Craigslist, Freshness, Bait and Switch Problems
When Lawrence and I gave our original Demo Day pitch in the Summer 2009 Y Combinator batch, we cited Craigslist as a large part of the NYC apartment finder problem. Back then, you could not sort by price, location, or photo gallery. The only thing you could do was “grep for text” that suited you (like the word No Fee or Luxury Highrise). Many predicted Craigslist would not last so long, while others, including Harvard Business School professors Peter Coles and Ben Edelman argued the network effect would ensure their survival.
But the one thing Craigslist got right was their focus on Freshness. They mimic a real-life bulletin board, because you can’t sort by anything reasonable (price, distance from a landmark, etc). As new postings come in, they obstruct older postings. Everyone is welcome to continue browsing the older items, to a point, but savvy renters know that anything old is probably already gone – otherwise the agent would have been reposted it again.
The MOST important component in our HopScore ranking system is the Freshness. Given how quickly the market moves, and how quickly inventory can come off the market or change in price, Freshness measures how likely the listing data is still accurate. Our algorithms can see how many other renters have already inquired on a particular listing, when the agent or landlord most recently updated the listing, and whether the account has a track record of accuracy.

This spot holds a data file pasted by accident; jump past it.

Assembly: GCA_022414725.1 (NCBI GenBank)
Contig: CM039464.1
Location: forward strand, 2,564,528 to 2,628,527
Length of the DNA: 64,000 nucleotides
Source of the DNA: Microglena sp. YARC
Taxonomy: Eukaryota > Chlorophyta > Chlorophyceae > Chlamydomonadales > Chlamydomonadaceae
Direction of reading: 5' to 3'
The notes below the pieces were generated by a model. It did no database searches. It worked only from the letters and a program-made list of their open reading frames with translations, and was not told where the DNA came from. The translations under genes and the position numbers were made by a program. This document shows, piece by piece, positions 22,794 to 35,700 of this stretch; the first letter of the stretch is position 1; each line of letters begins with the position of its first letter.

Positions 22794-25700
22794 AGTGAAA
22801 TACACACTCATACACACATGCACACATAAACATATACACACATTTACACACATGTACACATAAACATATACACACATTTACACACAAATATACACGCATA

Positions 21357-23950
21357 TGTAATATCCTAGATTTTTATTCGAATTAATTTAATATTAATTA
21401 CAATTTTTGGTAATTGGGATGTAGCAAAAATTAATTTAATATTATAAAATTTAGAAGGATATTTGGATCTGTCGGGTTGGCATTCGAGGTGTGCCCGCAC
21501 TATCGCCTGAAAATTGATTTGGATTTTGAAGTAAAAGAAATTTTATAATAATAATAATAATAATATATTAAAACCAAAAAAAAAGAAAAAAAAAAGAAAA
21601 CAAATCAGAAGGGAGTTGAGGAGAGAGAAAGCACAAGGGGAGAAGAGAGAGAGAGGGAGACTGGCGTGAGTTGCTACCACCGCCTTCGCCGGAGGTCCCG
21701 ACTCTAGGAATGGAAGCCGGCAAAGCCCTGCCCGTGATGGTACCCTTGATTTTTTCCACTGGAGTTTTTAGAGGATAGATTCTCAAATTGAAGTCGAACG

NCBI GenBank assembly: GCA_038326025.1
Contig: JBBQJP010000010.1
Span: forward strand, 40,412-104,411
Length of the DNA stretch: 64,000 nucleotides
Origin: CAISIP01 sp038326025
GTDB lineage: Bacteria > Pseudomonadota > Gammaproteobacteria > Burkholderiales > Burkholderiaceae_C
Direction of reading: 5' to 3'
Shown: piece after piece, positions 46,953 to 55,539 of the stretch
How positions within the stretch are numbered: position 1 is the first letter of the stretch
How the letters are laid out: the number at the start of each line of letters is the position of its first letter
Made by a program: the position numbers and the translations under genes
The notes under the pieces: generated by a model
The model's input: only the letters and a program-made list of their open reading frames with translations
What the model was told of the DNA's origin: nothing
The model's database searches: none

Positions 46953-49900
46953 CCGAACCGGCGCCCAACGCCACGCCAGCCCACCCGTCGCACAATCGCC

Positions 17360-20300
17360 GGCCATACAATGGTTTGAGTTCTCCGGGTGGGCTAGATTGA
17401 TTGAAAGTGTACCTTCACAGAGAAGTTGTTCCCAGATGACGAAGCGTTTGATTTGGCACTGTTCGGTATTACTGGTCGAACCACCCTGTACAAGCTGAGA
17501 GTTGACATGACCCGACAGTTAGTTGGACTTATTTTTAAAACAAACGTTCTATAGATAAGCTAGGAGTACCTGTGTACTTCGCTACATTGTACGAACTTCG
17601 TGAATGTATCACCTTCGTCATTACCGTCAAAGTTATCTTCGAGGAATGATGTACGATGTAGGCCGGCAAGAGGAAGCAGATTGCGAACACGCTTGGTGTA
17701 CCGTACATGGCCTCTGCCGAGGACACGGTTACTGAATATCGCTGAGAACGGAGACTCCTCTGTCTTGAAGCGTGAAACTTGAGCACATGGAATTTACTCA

While designing a sorting algorithm for apartment listings, there is a counter-intuitive logic we face. We can use other factors such as Quality and Manager scores to determine whether an apartment will be popular. However, after crossing a critical threshold, the MORE people we have seen click on and inquire about a listing, the LESS likely we should recommend it to others. Either the apartment is no longer available, or there is something wrong with it after 20 renters have scheduled showings and none have taken it.